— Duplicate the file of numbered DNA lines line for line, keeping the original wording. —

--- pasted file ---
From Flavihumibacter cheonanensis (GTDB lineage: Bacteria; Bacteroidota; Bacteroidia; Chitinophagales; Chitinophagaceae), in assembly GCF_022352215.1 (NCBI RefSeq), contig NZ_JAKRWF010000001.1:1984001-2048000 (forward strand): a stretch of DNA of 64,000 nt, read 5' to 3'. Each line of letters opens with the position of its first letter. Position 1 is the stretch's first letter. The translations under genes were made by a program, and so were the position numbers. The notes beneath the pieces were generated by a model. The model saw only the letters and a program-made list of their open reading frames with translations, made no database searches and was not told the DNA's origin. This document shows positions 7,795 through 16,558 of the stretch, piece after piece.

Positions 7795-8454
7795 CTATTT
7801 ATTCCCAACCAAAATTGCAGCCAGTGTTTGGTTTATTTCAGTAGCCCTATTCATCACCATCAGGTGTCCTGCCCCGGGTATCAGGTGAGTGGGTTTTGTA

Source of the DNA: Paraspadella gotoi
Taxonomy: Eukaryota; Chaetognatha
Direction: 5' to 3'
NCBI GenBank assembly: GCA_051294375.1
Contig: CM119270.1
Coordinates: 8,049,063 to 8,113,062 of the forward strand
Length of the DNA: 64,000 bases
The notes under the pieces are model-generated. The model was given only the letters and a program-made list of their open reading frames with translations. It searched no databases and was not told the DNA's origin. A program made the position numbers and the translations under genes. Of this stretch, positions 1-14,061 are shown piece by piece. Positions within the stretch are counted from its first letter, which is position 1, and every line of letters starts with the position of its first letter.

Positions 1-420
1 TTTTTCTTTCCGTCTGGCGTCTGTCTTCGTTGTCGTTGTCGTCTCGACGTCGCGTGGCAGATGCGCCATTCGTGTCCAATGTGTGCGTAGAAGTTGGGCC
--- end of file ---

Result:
From Flavihumibacter cheonanensis (GTDB lineage: Bacteria; Bacteroidota; Bacteroidia; Chitinophagales; Chitinophagaceae), in assembly GCF_022352215.1 (NCBI RefSeq), contig NZ_JAKRWF010000001.1:1984001-2048000 (forward strand): a stretch of DNA of 64,000 nt, read 5' to 3'. Each line of letters opens with the position of its first letter. Position 1 is the stretch's first letter. The translations under genes were made by a program, and so were the position numbers. The notes beneath the pieces were generated by a model. The model saw only the letters and a program-made list of their open reading frames with translations, made no database searches and was not told the DNA's origin. This document shows positions 7,795 through 16,558 of the stretch, piece after piece.

Positions 7795-8454
7795 CTATTT
7801 ATTCCCAACCAAAATTGCAGCCAGTGTTTGGTTTATTTCAGTAGCCCTATTCATCACCATCAGGTGTCCTGCCCCGGGTATCAGGTGAGTGGGTTTTGTA

Source of the DNA: Paraspadella gotoi
Taxonomy: Eukaryota; Chaetognatha
Direction: 5' to 3'
NCBI GenBank assembly: GCA_051294375.1
Contig: CM119270.1
Coordinates: 8,049,063 to 8,113,062 of the forward strand
Length of the DNA: 64,000 bases
The notes under the pieces are model-generated. The model was given only the letters and a program-made list of their open reading frames with translations. It searched no databases and was not told the DNA's origin. A program made the position numbers and the translations under genes. Of this stretch, positions 1-14,061 are shown piece by piece. Positions within the stretch are counted from its first letter, which is position 1, and every line of letters starts with the position of its first letter.

Positions 1-420
1 TTTTTCTTTCCGTCTGGCGTCTGTCTTCGTTGTCGTTGTCGTCTCGACGTCGCGTGGCAGATGCGCCATTCGTGTCCAATGTGTGCGTAGAAGTTGGGCC